Christian Wirth, first commander of the Belzec death camp, was born in November 1885 and trained as a joiner and then a police officer. Wirth served in World War One on the Western Front where he was decorated for bravery. After the war, he returned to the building trade before, once again, joining the police. Wirth gained a reputation for brutal efficiency and complete dedication to duty.
Wirth joined the Nazi Party in 1931, the SA (Brownshirts) in 1933, the SD in 1937 and the SS in 1939. By the time World War Two started, Wirth was working for the police in Stuggart in a department attached to the Gestapo. In October 1939, Wirth held the rank of SS-Obersturmfűhrer and he was sent to the Grafeneck psychiatric clinic which was part of the Nazi’s euthanasia programme. Wirth met Josef Oberhauser there who was to become his adjutant at Belzec. Also at Grafeneck was Kurt Franz who became one of the camp commanders at Treblinka.
At the end of 1939, Wirth went to another euthanasia unit in north Germany. He was in charge of the administration at this unit and he led the first gassing experiments there using carbon monoxide. While at this unit in Brandenburg, Phillip Bouhler suggested that the gas chambers should be disguised as shower rooms.
In September 1941, Wirth was sent to Lublin to set up a new euthanasia centre there. However, this project was abandoned. Little is known about what Wirth did between September and December 1941. In Christmas 1941, Wirth went to Belzec to work. He took with him men who he had met during his work in the euthanasia programme.
At Belzec, Wirth was known as “Christian the Savage” or the "Savage Christian" by the SS staff there – such was his brutality. He selected some Sonderkommados from the first few trains that arrived at the camp. He introduced a hierarchy into the Sonderkommando with oberkapos and kapos appointed – Jews who had the authority to supervise other Jews.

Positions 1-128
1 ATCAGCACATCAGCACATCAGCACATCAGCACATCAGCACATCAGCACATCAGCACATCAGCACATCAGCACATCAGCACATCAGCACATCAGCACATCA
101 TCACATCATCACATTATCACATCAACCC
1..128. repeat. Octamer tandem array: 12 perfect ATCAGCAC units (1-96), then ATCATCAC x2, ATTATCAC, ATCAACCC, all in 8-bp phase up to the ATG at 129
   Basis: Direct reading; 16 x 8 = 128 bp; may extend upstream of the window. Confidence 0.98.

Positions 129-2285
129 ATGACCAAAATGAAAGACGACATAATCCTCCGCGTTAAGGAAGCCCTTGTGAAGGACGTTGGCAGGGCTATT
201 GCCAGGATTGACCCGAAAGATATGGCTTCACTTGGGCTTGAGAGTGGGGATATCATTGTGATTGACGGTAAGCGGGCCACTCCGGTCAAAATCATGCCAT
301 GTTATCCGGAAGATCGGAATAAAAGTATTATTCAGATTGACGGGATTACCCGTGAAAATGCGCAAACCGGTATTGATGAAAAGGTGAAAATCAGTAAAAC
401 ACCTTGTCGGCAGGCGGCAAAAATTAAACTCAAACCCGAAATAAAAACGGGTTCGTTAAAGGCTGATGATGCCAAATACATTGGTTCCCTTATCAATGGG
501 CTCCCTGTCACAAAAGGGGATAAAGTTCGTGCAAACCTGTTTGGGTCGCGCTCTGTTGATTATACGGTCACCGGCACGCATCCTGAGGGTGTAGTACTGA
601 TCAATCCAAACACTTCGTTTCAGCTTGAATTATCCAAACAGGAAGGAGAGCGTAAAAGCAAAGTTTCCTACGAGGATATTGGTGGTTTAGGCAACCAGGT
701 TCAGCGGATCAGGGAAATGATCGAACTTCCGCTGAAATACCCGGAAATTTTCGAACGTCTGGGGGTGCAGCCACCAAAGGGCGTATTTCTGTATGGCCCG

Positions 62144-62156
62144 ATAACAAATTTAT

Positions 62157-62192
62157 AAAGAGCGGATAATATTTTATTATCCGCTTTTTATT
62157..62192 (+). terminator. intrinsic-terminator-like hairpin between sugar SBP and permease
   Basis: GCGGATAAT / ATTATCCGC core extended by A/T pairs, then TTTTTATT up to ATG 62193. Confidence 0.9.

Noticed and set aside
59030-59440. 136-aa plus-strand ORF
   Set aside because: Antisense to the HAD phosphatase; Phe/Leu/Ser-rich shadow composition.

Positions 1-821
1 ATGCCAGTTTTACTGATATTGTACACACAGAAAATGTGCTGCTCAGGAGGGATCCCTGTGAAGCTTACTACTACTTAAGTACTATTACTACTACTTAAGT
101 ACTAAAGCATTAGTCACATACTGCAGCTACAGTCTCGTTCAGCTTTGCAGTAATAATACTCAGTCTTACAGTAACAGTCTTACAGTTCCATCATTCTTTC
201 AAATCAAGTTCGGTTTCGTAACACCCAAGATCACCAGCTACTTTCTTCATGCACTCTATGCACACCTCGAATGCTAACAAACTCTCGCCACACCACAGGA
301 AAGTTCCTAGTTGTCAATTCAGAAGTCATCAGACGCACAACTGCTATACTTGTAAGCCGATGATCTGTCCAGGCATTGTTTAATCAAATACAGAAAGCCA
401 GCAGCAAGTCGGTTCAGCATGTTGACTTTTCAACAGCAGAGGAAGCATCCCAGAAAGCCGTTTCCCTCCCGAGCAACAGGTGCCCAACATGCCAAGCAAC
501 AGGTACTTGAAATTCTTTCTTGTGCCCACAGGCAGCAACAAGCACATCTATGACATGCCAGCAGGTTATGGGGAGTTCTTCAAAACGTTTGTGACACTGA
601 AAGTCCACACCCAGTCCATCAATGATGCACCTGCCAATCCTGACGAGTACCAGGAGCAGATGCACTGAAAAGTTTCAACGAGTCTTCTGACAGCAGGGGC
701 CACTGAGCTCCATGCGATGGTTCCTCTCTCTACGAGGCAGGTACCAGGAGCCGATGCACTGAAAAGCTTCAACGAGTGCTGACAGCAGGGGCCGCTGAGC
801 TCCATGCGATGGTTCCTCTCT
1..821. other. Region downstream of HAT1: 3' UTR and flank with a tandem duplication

Wirth personally spoke to each train load of Jews that arrived. Such was the tone of his speech, that the Jews waiting on the platform occasionally applauded him as they believed his story that they were only at a transit camp. However, more frequently, the Jews were greeted with great brutality. One SS observer, Lieutenant Kurt Gerstein, stated after the war that Wirth was seen by Gerstein whipping a middle-aged Jew into the gas chambers at Belzec and also whipping a Ukrainian guard across the face for failing to start up the engine that was linked to the gas chambers. A Belzec survivor saw Wirth throwing young Jewish children into a pit and ordering them to be buried alive.
One survivor of Belzec described Wirth as follows:
was a tall, broad shouldered man in his middle forties with a vulgar
face. He was a born criminal, the ‘extreme beast’.
Wirth could also be hard on the German SS guards based at Belzec. He believed that they were lazy and ordered them to partake in route marches around the camp which he personally led. Even the SS guards there were taken aback by his brutality.
was more than brutal. In my opinion, his brutality was grounded more in
his human nature than his political mentality. He bellowed, screamed and
threatened us, and hit members of the German garrison in the face. There
was no-one at Belzec who was not afraid of Wirth.”
Werner Dubois, SS guard at Belzec.
In June 1942, Wirth disappeared from Belzec and went to Berlin. No-one is quite sure why this happened but it is possible that he was summoned to the capital to discuss his greater involvement in the eradication of the Jews from Poland (known as Action Reinhard). Gottlieb Hering, whom Wirth had known for 20 years, took over Belzec in August 1942.
When Wirth re-appeared he was Inspector of SS-Sonderkommandos Action Reinhard. His first task was to re-organise Treblinka which had fallen into a disorganised state. He took on the task with enthusiasm, ensuring that the gas chambers were much enlarged and capable of dealing with the numbers envisaged to arrive at the camp. Once he had finished at Treblinka, Wirth moved to Sobibor and did the same there.
In December 1942, Wirth was given charge of the slave labour camps in the Lublin area. He was based at Lublin airfield where clothes and other objects taken from the Jews were sorted out in three hangars at the airfield. Jewish slave labourers worked in nearby factories. Here they were subjected to appalling treatment by Wirth.
In the summer of 1943, Wirth was promoted to SS-Sturmbannfűhrer. He transferred to Trieste and set up a small gas chamber in the city with the task of killing the Jews of Trieste. He returned briefly the Lublin to destroy all the slave labour camps in the area, including killing those who were forced to work in them.
On May 26th, 1944, Wirth was killed by partisans in street fighting in Yugoslavia.
"Christian Wirth". HistoryLearningSite.co.uk. 2005. Web.